In a very significant statement in Parliament on 16 March 2016, Defence Minister Manohar Parrikar stated that “intelligence build-up cannot take place overnight”. Referring to the setting up of a covert intelligence unit by ex-Army Chief Gen VK Singh, he stated “intelligence which was developed fell to political aspirations, to political policies and political point scoring”. He further stated that “military intelligence has been sacrificed at the altar of political goals”.
The statement by the minister is both blunt and timely, reflecting upon the need to introspect with regard to playing around with institutions created to take on asymmetric challenges confronting the nation. In the backdrop of the above statement it is necessary for us to formulate long-term strategies to better utilize available resources and ensure synergy between various stakeholders and establish mechanism for creating timely assets to identify the threat emanating from terrorism and strike at its perpetuators before they bring us to any harm.
Terrorism as War
Significantly the Defence Minister also called for every small incident of terror attack to be considered an “act of war”, stating that “we are in the process definitely to ensure that our enemies cannot go scot free”.
It is no secret that India has been one of the biggest victims of asymmetric threat, perpetuated from across the borders. The major brunt of terrorism has been absorbed by the Army in the state of Jammu and Kashmir (J&K) and elsewhere whenever it has been called to respond. Preventing infiltration to facing direct armed attacks on its facilities including unarmed family quarters by heavily armed terrorists, attacks on its convoys, tackling almost daily incidents of hold ups in civil areas to facing attacks by improvised explosive devices, it has been a relentless fight spanning over two decades. In the process Army and security forces have suffered scores of casualties of its personnel.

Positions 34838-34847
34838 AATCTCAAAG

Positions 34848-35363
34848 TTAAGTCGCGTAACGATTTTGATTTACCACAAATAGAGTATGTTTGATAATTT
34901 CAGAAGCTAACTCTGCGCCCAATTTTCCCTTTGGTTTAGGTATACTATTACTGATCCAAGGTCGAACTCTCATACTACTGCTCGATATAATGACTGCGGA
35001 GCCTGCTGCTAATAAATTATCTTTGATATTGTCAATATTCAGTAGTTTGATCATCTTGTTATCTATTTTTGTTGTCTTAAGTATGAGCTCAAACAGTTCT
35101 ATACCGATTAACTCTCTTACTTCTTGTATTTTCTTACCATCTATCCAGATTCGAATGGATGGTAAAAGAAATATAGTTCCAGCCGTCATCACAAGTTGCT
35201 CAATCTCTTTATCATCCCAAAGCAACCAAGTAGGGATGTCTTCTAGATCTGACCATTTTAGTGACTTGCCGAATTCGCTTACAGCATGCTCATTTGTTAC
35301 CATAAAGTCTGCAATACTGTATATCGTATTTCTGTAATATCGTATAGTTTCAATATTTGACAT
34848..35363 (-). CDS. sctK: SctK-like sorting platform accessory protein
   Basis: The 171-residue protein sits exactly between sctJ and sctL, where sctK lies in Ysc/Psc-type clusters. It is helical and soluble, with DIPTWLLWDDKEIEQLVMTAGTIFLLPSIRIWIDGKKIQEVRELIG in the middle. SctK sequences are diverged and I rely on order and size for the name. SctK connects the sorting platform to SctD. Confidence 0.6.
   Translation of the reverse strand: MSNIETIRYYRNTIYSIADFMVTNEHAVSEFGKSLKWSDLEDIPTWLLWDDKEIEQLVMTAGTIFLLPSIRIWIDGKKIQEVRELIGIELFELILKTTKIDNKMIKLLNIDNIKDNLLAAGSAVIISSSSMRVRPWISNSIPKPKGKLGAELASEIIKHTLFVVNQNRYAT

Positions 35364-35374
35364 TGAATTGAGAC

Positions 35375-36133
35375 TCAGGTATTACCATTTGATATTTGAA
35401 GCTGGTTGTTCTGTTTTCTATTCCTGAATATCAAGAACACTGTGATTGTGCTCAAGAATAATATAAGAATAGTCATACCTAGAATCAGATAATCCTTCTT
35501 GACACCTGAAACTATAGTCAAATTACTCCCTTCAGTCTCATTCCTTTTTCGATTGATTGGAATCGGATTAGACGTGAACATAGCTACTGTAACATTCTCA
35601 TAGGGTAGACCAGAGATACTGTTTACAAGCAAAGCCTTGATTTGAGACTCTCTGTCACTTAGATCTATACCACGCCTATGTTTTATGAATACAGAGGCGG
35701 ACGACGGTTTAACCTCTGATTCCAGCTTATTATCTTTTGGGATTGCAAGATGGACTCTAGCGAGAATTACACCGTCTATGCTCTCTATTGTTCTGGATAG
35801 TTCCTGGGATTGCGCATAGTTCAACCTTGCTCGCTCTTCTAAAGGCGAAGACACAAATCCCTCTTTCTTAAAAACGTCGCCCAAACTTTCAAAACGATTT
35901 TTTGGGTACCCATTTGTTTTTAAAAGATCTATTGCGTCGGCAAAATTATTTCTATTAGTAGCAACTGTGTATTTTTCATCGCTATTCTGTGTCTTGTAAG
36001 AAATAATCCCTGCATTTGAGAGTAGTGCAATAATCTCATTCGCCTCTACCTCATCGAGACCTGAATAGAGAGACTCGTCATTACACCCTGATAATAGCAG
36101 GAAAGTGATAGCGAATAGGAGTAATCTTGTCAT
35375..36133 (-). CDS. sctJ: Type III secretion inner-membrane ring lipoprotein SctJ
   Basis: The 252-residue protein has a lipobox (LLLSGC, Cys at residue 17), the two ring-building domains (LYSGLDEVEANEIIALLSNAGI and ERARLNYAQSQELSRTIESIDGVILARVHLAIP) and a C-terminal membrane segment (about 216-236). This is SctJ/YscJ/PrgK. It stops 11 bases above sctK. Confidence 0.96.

Expanding the arc of terrorism beyond J&K, major symbols of Indian identity have been attacked through acts of terrorism, prominent amongst them the Red Fort, Bombay Stock Exchange, Akshardham, Taj Mahal hotel in Mumbai and the Parliament, to name a few. Intensifying their reach, the terrorists recently attacked a police station in Gurdaspur and Air Force station at Pathankot.
There is clearly a pattern to acts of terrorism in India. The resolve of the adversary has been to consistently target Indian interests by use of proxies nurtured, funded, equipped, trained, guided and infiltrated through land and sea. One fears the day when the air space could be used to infiltrate for acts of terrorism.
Essentially, India is a victim of such senseless attacks and perpetually at war with the faceless enemy keeping majority of its security forces engaged and occupied. The strategy adopted so far has been defensive. This is primarily an outcome of a defensive mindset, state of complacency, maintenance of status quo and inability to take the challenge head on through offensive actions due to the fear of escalating tensions in the region.
Intelligence Based Response Strategy to Terrorism